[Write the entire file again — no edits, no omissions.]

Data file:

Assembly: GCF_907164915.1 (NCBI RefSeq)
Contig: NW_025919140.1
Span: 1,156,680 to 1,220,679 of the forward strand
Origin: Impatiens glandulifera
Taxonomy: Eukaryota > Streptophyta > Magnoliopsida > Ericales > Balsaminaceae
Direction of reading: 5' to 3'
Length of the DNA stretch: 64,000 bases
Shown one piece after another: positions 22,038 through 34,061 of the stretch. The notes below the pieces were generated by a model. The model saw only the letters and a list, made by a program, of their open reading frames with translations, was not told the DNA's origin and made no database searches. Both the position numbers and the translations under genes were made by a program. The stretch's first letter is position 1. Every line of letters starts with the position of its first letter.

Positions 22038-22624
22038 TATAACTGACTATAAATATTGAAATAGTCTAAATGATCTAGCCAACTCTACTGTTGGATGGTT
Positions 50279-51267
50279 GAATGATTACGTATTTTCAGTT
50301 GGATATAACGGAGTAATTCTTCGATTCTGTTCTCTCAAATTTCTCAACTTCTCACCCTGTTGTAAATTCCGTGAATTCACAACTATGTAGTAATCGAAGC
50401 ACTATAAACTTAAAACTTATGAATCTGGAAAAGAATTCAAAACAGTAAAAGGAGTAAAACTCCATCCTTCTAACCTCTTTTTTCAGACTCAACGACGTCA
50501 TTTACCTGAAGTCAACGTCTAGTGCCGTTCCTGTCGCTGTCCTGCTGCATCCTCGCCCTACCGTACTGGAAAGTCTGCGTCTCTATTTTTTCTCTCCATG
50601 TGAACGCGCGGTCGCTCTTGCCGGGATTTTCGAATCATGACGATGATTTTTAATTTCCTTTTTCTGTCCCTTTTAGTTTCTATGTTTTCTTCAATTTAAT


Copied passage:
Assembly: GCF_907164915.1 (NCBI RefSeq)
Contig: NW_025919140.1
Span: 1,156,680 to 1,220,679 of the forward strand
Origin: Impatiens glandulifera
Taxonomy: Eukaryota > Streptophyta > Magnoliopsida > Ericales > Balsaminaceae
Direction of reading: 5' to 3'
Length of the DNA stretch: 64,000 bases
Shown one piece after another: positions 22,038 through 34,061 of the stretch. The notes below the pieces were generated by a model. The model saw only the letters and a list, made by a program, of their open reading frames with translations, was not told the DNA's origin and made no database searches. Both the position numbers and the translations under genes were made by a program. The stretch's first letter is position 1. Every line of letters starts with the position of its first letter.

Positions 22038-22624
22038 TATAACTGACTATAAATATTGAAATAGTCTAAATGATCTAGCCAACTCTACTGTTGGATGGTT
Positions 50279-51267
50279 GAATGATTACGTATTTTCAGTT
50301 GGATATAACGGAGTAATTCTTCGATTCTGTTCTCTCAAATTTCTCAACTTCTCACCCTGTTGTAAATTCCGTGAATTCACAACTATGTAGTAATCGAAGC
50401 ACTATAAACTTAAAACTTATGAATCTGGAAAAGAATTCAAAACAGTAAAAGGAGTAAAACTCCATCCTTCTAACCTCTTTTTTCAGACTCAACGACGTCA
50501 TTTACCTGAAGTCAACGTCTAGTGCCGTTCCTGTCGCTGTCCTGCTGCATCCTCGCCCTACCGTACTGGAAAGTCTGCGTCTCTATTTTTTCTCTCCATG
50601 TGAACGCGCGGTCGCTCTTGCCGGGATTTTCGAATCATGACGATGATTTTTAATTTCCTTTTTCTGTCCCTTTTAGTTTCTATGTTTTCTTCAATTTAAT